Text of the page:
Cervical or lumbar sympathectomy for hyperhidrosis

Vascular Surgery

 

What is hyperhidrosis and what causes it?

Hyperhidrosis is the medical term for excessive sweating. Why some people sweat more than others is unknown, although some medical conditions such as an overactive thyroid gland can be the cause. Commonly, the most affected areas are the hands, armpits and feet.

 

How can excessive sweating be treated?

Excessive sweating can be treated by:

  • Simple treatments, such as roll-on antiperspirants (eg driclor)
  • A type of electrolysis (called iontophoresis)
  • Medication, eg beta blockers or probanthine
  • Injection of botulinum toxin
  • Surgery (sympathectomy)

What is sympathectomy?

Simple or medical treatments of excessive sweating might not control the symptoms, or they might induce intolerable side effects. In these cases, sympathectomy can be useful, especially for sweaty hands. Sweating of the armpits alone might respond better to injection with botulinum toxin, or by excision (removal) of skin.

 

Sympathectomy is a surgical technique that aims to destroy part of the nerve supply to the sweat glands in the skin. These are supplied by specialised types of nerve called the sympathetic nervous system, which controls sweating. [It is nothing to do with being 'sympathetic'].

 

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What does sympathectomy involve?

This type of surgery can be used to control sweating of the arms and hands or feet.

 

For the arms and hands (cervical sympathectomy)

The sympathetic nerve supply to the arms and hands comes from inside the chest, which used to make it difficult for surgeons to reach easily. Cervical sympathectomy has become more widely used with the development of modern 'keyhole' (laparoscopic) instruments and cameras.

 

The patient is given a general anaesthetic. A laparoscopic camera is introduced into the chest between two ribs just below the armpit, using a small incision (cut) less than one cm long. To allow the surgeon to see the nerves clearly, the lung on that side of the chest is briefly deflated. A second laparoscopic instrument is then introduced through another small incision, and this is used to destroy the nerve using an electrical current. The lung is then re-inflated, the instruments removed, and the skin closed with dissolvable sutures. The operation takes only 20 min on average, and can easily be done as a day case. If both sides are operated on, an overnight stay is usual.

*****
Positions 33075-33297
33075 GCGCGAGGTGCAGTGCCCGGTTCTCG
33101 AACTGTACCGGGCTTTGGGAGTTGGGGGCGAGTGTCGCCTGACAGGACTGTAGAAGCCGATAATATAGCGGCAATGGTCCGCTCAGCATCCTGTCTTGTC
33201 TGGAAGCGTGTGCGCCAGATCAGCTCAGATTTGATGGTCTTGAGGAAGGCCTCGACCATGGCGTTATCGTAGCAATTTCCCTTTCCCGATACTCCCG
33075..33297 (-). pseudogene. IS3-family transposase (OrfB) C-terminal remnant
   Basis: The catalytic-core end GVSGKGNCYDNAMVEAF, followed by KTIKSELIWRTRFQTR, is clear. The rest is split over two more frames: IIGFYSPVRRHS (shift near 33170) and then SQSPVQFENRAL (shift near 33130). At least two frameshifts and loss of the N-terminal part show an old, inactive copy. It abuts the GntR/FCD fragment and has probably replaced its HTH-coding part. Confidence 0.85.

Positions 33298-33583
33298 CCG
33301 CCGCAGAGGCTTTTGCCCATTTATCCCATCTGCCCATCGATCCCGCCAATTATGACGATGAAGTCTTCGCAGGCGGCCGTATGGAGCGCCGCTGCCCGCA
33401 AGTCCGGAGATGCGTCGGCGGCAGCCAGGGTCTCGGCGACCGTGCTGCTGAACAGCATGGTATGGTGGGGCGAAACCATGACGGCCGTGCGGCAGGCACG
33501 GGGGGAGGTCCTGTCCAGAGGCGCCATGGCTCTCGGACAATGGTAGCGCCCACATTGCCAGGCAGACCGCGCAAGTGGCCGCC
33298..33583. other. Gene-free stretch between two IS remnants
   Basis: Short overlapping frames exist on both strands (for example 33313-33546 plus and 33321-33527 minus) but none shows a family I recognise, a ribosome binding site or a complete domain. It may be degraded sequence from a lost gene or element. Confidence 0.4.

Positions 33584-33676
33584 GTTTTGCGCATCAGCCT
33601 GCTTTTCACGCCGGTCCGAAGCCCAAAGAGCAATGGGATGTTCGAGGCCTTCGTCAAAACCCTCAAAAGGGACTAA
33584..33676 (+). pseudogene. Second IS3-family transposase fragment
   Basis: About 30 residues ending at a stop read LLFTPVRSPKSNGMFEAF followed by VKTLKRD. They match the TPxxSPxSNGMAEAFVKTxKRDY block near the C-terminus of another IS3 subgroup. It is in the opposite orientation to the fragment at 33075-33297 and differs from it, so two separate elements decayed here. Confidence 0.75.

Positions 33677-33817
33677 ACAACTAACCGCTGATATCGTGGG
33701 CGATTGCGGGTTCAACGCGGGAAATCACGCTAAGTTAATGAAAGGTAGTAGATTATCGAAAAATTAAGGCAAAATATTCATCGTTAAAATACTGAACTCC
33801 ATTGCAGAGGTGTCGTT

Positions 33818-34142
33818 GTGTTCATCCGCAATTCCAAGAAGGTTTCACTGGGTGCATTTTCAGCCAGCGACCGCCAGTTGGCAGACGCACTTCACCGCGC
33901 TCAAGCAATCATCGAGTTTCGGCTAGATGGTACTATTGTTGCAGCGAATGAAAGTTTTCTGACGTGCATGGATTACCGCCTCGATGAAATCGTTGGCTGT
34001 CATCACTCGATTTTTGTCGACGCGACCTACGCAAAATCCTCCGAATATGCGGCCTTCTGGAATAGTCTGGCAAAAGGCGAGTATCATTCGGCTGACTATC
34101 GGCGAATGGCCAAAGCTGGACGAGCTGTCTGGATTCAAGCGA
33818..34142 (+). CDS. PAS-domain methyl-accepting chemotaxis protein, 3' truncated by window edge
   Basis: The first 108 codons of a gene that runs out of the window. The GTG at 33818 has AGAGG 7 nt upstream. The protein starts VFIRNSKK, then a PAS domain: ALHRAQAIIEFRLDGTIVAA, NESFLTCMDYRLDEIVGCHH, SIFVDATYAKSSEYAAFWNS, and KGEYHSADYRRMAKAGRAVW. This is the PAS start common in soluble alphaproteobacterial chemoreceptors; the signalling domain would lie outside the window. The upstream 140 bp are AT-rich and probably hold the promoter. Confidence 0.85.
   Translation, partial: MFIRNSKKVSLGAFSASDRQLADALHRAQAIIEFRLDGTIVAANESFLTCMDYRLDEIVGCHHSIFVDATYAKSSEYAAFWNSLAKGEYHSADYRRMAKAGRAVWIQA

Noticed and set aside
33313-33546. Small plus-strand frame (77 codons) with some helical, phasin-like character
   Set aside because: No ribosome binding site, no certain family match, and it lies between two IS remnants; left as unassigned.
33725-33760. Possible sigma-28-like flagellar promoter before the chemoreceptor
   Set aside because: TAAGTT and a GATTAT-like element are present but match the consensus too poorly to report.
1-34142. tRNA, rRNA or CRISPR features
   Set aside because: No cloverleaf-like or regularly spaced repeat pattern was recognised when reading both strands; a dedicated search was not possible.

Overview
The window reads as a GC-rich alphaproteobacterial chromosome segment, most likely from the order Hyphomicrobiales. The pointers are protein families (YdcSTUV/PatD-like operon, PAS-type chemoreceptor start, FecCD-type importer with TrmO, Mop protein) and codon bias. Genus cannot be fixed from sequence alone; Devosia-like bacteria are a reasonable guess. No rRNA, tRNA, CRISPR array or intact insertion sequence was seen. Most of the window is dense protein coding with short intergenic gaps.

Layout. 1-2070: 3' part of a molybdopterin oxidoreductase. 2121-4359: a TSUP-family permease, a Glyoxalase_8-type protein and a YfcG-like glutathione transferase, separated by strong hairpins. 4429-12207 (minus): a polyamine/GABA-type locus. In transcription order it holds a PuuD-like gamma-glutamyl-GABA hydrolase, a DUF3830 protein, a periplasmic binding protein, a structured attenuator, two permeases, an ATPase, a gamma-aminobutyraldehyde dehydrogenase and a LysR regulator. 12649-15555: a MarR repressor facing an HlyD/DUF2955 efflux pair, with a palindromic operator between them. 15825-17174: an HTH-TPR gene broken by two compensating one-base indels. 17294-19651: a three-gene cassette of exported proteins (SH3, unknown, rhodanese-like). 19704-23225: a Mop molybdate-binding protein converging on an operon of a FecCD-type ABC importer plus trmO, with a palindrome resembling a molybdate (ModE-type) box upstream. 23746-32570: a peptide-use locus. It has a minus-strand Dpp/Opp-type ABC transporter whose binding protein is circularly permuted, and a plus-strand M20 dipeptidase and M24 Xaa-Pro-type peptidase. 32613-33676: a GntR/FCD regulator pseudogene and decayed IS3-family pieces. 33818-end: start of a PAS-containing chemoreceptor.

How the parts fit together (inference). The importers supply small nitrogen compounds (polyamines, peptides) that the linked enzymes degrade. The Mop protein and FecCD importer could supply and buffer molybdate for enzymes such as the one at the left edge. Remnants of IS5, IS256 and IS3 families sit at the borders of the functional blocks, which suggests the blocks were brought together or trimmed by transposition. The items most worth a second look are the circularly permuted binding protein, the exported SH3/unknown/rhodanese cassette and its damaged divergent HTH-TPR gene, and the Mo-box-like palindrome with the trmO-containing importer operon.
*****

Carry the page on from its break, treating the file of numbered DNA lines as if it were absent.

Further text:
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For the feet (lumbar sympathectomy)

The sympathetic nerves that supply the sweat glands of the feet are at the back of the abdomen (tummy).

 

This is a more involved operation than the cervical sympathectomy. It is usually done as an 'open operation', involving small incisions in the side of the abdomen (similar to the incisions made for removal of the appendix). Both sides can be done during the same operation. Most patients stay in hospital overnight after this procedure and a full recovery can take two to four weeks.

 

What are the complications (risks) of cervical sympathectomy?

During the operation, there is a rare risk (less than 1%) of failure of the lung to re-expand, which would need a chest drain to be placed in the short term. The commonest change after the operation is some extra sweating on the front, back or thighs (called compensatory sweating). In 10% of cases this can be severe enough to be a problem for the patient. Sweating on the face after eating spicy food can also occur but is less common (1-2%). The hands can also become too dry, and require moisturiser to make them comfortable. The eyelid on the same side as the treated hand might droop slightly (called Horner's syndrome). This occurs temporarily in 1% of cases but is permanent in only 0.1%. It is rare for the operation to be unsuccessful to treat hand sweating but it is less reliable for armpit sweating.

 

What are the complications (risks) of lumbar sympathectomy?

Compensatory sweating can also occur after this procedure. In men, fertility can be affected after a bilateral procedure (on both sides).

 

Referrals

These operations are highly advanced and discussion about them (including risks and benefits) should always be between the patient and a specialist surgeon. Referrals can only be accepted from general practitioners or other specialists.

 

 

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